Sasa palmata 'Nebulosa' is a magnificient jungly bamboo from the forests of Japan. Sasa palmata produces long narrow canes up to 3 or more metres high, they are highly ornamental showing alternate light and dark banding with purply black random blotches hence the name 'Nebulosa'. The large, 20cm or more leaves are held high on the top of each cane and arranged in a palmate, hand like manner.
Although Sasa palmate 'Nebulosa' has been grown in the U.K since it's first introduction in 1889 it not easily found, why you might ask given its exotic appearance? Well I can tell you from experience this bamboo needs care when planting, all you've heard about bamboo being invasive is true here I'm afraid. Like all Sasa 'Nebulosa' is very invasive and spreads rapidly so be warned. I'd say it is an essential bamboo if you want a really jungly garden in the U.K but take care, either keep it in a large container or use a deep root barrier to prevent it spreading. Do that and you'll love it, don't take my advice and after a year or two they'll be trouble.
Like most bamboo we grow Sasa palmata 'Nebulosa' is very hardy and evergreen and will respond well to regular fertiliser and watering especially if you are growing in a container.
- Eventual Size: 3 or more metres tall
- Position: full sun/semi-shade
- Soil: all soils, but avoid waterlogged areas very dry soils will need extra watering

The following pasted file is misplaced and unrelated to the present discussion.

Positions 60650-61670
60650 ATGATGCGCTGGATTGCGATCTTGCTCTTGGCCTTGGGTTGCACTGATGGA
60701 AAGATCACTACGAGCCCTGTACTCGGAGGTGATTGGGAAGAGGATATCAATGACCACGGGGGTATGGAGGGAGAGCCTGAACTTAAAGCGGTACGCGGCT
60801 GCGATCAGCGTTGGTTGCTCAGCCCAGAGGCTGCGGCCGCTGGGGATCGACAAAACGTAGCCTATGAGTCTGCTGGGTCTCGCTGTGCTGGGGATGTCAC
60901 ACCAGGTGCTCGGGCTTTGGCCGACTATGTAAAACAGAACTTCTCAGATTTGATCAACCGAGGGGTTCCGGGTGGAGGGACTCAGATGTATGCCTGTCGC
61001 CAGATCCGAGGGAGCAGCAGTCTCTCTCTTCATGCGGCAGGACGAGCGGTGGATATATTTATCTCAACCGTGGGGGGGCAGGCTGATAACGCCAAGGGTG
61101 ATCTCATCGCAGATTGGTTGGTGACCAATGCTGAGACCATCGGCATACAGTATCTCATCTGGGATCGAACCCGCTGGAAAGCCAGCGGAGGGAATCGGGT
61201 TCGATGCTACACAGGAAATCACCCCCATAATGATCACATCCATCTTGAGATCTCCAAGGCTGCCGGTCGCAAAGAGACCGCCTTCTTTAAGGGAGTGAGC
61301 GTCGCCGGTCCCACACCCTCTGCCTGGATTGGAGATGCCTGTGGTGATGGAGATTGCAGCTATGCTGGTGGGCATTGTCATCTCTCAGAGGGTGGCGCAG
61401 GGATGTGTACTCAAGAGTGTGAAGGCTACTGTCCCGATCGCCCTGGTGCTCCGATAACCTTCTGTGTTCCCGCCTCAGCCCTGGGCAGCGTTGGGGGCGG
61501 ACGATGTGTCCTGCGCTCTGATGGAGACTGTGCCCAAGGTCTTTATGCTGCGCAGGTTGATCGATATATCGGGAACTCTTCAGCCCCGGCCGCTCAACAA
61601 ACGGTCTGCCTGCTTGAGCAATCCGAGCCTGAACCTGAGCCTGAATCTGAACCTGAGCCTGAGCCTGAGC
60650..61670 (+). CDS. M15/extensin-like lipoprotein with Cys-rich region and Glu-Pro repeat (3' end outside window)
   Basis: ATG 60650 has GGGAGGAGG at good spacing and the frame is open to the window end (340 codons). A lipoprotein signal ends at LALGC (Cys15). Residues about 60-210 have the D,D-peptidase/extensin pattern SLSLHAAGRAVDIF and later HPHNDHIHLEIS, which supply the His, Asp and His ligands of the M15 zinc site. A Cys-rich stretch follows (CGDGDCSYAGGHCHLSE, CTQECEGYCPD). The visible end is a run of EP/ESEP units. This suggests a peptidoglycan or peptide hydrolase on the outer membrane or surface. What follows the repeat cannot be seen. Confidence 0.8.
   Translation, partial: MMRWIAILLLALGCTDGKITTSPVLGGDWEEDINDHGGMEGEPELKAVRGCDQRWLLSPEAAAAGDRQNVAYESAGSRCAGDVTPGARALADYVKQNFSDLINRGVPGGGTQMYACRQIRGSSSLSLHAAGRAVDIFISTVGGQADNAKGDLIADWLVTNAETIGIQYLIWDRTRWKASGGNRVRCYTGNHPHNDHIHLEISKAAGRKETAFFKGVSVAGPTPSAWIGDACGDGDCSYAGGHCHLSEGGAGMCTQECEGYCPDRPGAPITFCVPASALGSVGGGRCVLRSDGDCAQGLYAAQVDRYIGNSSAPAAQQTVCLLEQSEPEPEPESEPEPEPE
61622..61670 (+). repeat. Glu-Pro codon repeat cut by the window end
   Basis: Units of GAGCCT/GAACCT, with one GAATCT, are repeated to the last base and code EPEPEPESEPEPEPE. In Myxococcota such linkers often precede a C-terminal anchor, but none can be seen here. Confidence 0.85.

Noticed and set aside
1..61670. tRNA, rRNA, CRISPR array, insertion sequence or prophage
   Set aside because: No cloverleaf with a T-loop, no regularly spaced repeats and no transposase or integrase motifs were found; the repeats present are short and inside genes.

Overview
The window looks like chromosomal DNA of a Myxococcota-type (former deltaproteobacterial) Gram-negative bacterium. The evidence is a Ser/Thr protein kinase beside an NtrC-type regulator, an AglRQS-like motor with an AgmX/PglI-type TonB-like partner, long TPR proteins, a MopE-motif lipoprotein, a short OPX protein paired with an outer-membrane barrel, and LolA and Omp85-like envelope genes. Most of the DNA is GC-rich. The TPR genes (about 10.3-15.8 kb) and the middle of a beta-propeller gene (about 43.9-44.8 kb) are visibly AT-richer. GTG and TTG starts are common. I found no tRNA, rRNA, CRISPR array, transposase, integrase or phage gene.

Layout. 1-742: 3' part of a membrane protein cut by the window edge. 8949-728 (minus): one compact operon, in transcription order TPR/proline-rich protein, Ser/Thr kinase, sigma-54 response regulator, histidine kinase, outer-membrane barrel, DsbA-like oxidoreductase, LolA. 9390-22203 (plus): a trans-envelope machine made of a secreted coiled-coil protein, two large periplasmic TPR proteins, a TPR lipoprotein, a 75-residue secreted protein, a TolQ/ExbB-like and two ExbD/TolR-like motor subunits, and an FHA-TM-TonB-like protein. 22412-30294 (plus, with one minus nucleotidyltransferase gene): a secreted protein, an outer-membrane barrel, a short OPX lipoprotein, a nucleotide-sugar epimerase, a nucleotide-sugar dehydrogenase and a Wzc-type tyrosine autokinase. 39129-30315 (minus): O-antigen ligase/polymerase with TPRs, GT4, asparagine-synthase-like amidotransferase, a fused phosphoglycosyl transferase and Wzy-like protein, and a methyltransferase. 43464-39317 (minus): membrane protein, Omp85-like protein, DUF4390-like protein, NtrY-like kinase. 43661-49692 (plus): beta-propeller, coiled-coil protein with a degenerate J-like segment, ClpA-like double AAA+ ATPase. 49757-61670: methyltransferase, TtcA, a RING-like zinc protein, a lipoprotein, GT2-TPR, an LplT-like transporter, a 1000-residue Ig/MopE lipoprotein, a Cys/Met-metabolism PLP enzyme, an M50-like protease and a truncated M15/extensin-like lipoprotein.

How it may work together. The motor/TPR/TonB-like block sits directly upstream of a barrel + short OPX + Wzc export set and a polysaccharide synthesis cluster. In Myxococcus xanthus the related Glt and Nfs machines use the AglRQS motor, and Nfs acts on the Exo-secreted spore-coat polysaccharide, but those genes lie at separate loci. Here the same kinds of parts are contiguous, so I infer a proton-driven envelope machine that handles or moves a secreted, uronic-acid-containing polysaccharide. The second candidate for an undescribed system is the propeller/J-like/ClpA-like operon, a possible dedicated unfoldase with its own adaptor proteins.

- Common Names: Nebulosa
Before planting it is a good idea to soak the bamboo thoroughly to ensure the rots are well and truly saturated then dig a hole at least twice the size of the root ball add compost then place the bamboo so that the finished soil height will be slightly lower than the top of the root ball. Backfill using your soil mixed 50:50 with good compost. Once planted gently firm down the soil around the base add a top dressing of a good fertilizer, we prefer poultry manure, then mulch with a good 8-10 deep layer of compost. Finally water again to help settle the bamboo. In dry periods it may be necessary to repeat watering regularly, if the bamboo looks dry and the leaves are curling this is a sure sign. After the first season we repeat the mulching and feeding each spring.
Now stand back and enjoy. Don’t expect your bamboo to grow away like a rocket, yes bamboo can grow incredibly fast but most of this happens over a 3 month period which is very generally late May through to early August so if you’ve planted either side of this period I’m afraid you’ll have to wait.
Pruning and Grooming
Bamboo can be very accommodating here. I’ve seen pristine clipped hedges and topiary shaped plantings of both Phllostachys aurea and bissetti showing easy how easy it can be managed. What I like to do though on any large bamboo is to remove all old, thin and spindly canes (or culms as us horticulturists call them) then prune away all the side branches off the remaining culms to a height of between 60cm to 150cm depending on your choice. This in my opinion show bamboos off to there best making them stately specimens.
For more information see our Bamboo Care Guide for these types of Bamboo:
Also see our Bamboo FAQ
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JPaul on 19 Sep 2016
Good and healthy decent sized, purchased to keep in planters, they actually look good in the pots proved for the time being allowing me to find the right spot.